Tim Paine: This is how we will win the Ashes
To captain your country is an honour, to captain an Ashes is a childhood dream only few have experienced and to captain your country in an Ashes series in England is almost next level.
India was once described as the 'final frontier' for Australian cricket because it had been so long since we had won a series there.
Ashes wins at home and away were almost a given then, but the latter has become as elusive as a win on the subcontinent.
In this job you follow in the footsteps of giants.
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Steve Waugh was the last captain to win here and that was back in 2001. I was 16 at the time. Things changed a lot in the years after that. England woke and the 2005 series was one of the greatest of all time. Ricky Ponting, then Michael Clarke came over with some great sides but fell short.
We've looked at those series closely. Analysed them and sifted through the details, looked at the old footage and we are determined to learn from the experiences. We asked ourselves what they did right, but more importantly where they went wrong.
Justin Langer says we have to leave our ego at the door and that's become a bit of a motto for the tour. In the past there's been an attitude that you have to play cricket the Australian way but it hasn't worked and has to change.
We have to be more humble. We have to be more patient with bat and ball. We've got to be more disciplined and at times be more defensive with the way we bat, the way we bowl and the fields we set.
We know that conditions change quickly here so you need to adapt quickly. You might be batting really well when the conditions are in your favour and all of a sudden the weather changes and it starts to swing and seam. It's the same when you are bowling.
It is about having plan A, B, C and D and making sure that we know exactly what we want to do in all those different conditions whether batting or bowling.
It's about being brave enough to adapt and back our plans. I think in the past teams have come here and played a brand of cricket that wins games of cricket in Australia and that hasn't worked.
Things are coming at us fast. We moved from Southampton to Birmingham on Saturday and had our first team meeting on Sunday, an optional training session that day and then back at it Monday.
In the first full team meeting we had a check in our values as a team which are: mateship, humility, professionalism, learning and honesty. It was just to see where we are at with those things and to reiterate their importance. We know values can get lost or challenged especially in a tough series.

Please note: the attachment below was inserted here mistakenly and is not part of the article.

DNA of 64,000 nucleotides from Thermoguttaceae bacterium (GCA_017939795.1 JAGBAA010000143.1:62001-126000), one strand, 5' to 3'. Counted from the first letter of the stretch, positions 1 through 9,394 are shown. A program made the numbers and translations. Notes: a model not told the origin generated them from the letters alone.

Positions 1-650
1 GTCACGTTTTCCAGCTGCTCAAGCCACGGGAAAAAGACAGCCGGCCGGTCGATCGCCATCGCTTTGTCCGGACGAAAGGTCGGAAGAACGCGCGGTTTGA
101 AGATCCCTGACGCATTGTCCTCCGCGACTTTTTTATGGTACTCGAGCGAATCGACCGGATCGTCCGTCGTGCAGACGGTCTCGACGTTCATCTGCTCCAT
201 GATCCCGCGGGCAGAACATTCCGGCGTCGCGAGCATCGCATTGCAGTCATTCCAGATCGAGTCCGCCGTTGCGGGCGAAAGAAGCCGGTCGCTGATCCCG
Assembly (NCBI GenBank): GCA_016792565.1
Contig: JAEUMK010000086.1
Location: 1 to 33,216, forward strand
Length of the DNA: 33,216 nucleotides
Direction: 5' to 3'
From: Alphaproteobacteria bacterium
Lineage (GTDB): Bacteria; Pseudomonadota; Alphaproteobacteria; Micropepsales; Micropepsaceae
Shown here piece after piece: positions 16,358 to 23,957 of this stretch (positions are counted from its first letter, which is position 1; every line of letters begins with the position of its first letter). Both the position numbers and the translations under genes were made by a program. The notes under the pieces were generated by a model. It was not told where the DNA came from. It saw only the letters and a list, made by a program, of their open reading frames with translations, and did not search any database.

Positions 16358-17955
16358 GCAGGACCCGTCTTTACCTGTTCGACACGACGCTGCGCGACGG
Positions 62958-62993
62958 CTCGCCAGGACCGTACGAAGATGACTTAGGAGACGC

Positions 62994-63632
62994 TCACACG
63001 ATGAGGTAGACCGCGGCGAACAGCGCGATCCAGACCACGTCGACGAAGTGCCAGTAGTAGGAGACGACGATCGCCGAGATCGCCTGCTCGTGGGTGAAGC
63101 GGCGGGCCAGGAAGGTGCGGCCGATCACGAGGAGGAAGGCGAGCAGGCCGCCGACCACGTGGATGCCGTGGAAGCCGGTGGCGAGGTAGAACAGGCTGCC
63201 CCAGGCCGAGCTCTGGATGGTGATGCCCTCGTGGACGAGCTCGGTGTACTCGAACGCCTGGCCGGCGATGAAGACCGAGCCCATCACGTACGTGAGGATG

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If we keep focus on those five areas we believe we will stay in the right place.
We've changed the structure of our team meetings, so we met with the bowlers and then the batsmen separately before getting everyone together. That way things don't drag on when we talk about plans and skill sets for each group. It's important to not waste people's time because it's a long series and especially for the boys who were here for the World Cup.
The boys have already spent a lot of time in team meetings. This way the batters talk batting, the bowlers bowling and there's no distractions. We want the batsmen to know exactly what their plans are when James Anderson runs into bowl and the bowlers to know what they are doing when they run in to bowl to Joe Root.
We don't need 50 opinions going around the room.
Leaving Southampton was difficult, there were 25 of us playing cricket there but only 17 of us got on the bus to Birmingham. Eight very good players missed out and that was difficult. It was a strange feeling, we had 17 guys over the moon and the rest who had some very tough news. They had been so close to playing in the Ashes I reckon some of them could taste it and to have it taken away was so hard.
I was really proud of the way the playing group supported those guys and the guys who didn't get picked were fantastic as well. They've been sending messages of support despite being obviously disappointed.
Before I let that go, I have to say how impressed I was with the way the boys stuck at that tour game in Southampton. A lot was said about the low scores and while we don't accept mediocrity, those conditions we were faced with were extremely challenging. I know we are going to get wickets over here that swing and seam, but the wicket we had swung, seamed, was up and down.
I've played in those conditions before when games have been called off. The way our batsmen stuck at it when it was at times borderline dangerous was outstanding.
I didn't hear one batsman complain. That was so impressive and a great sign of where they are at. It took flat out courage to bat on that pitch.
That's the attitude and character we want. It showed us we have the right people around our group.